If you use 2 firewalls in unison, you shouldn't disable one of them if it gets a threat. The only result you get from that is that any threat which is only handled by that firewall (but not the other) is given an open door. – Nate Kerkhofs Mar 4 '14 at 12:51

Short answer: No.

Instead of more anti-virus software you should use more common sense :)

Besides that, the use of more than one anti-virus software is causing conflicts between the programs, in most cases. Also I doubt that anti-virus programs offer any benefit at all. In my experience I haven't seen one case where they have saved a windows machine from getting infected.

share|improve this answer

No, two anti-viruses aren't better, But it depends on what you mean by BETTER... more than one scanner will slow your system down, by the simple way that real-time scanners work.

First, the scanners are sitting in memory waiting for you to access a file, from downloading or double-clicking an icon, to simply opening the file viewer to look at folders on your computer, this triggers the real-time scanner of your anti-virus to start working.

When each real-time scanner detects that a file is to be accessed, (downloaded, listed or actually opened or read) the scanner that sees it first, LOCKS the file, and scans it, while the other scanner madly tries to hit it AT THE SAME TIME (slowing down your system). Once the first scanner has finished, the second leaps in to lock and scan it, and THEN, if neither detected problems, you get to see it/open it.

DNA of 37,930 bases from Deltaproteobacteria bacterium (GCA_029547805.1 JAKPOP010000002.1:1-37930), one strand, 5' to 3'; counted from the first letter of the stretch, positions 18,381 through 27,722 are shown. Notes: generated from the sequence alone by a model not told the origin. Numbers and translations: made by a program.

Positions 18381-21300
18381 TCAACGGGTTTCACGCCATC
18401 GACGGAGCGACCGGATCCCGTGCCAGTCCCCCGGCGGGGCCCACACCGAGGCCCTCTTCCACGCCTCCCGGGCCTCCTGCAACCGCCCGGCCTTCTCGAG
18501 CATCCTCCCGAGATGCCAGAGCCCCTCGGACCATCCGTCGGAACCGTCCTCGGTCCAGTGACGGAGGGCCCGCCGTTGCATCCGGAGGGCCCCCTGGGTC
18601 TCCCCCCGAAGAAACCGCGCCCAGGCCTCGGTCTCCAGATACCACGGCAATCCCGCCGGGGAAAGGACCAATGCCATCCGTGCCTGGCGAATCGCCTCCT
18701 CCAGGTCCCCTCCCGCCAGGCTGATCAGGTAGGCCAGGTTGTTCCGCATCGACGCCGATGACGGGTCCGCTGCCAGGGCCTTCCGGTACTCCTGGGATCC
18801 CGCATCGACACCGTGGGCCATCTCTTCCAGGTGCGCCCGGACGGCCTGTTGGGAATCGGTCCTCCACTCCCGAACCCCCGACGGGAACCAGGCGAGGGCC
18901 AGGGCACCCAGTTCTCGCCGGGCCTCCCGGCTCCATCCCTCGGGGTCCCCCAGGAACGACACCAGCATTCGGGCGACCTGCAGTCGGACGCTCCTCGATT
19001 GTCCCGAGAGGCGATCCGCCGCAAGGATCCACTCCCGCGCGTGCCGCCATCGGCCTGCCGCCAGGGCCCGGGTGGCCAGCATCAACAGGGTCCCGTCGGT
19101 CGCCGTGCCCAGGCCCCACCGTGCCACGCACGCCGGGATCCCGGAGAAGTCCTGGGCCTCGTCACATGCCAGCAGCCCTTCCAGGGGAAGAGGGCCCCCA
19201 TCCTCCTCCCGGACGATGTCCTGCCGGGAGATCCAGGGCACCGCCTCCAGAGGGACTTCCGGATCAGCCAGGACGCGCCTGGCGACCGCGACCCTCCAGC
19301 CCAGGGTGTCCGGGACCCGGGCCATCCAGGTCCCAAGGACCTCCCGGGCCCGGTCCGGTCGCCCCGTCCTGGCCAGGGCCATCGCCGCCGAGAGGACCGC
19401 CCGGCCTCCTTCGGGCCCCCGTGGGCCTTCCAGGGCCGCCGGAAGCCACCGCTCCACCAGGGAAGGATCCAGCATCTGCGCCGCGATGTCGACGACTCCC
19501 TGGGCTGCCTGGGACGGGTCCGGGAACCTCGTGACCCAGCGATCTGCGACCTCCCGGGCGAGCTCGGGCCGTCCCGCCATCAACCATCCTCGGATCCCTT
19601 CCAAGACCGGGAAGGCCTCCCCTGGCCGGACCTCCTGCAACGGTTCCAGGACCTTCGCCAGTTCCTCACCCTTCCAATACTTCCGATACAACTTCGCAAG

Possibly more secure. Slower, for sure. Now, what I recommend is a good Virus scanner, like AVG, and a spyware detector/preventer like Spybot. Good dual coverage, gained by looking at the problem from different perspectives, one from a file POV, and the other from a startup POV.

share|improve this answer

It is not best process to have more than one active AV program. As others have mentioned, this may produce false-positive readings from both AV programs as they see another process is accessing a file. This is of course without mentioning the drag on system resources from running two at the same time.

share|improve this answer

protected by AviD Mar 5 '14 at 19:05

Thank you for your interest in this question. Because it has attracted low-quality or spam answers that had to be removed, posting an answer now requires 10 reputation on this site.

Would you like to answer one of these unanswered questions instead?

Not the answer you're looking for? Browse other questions tagged or ask your own question.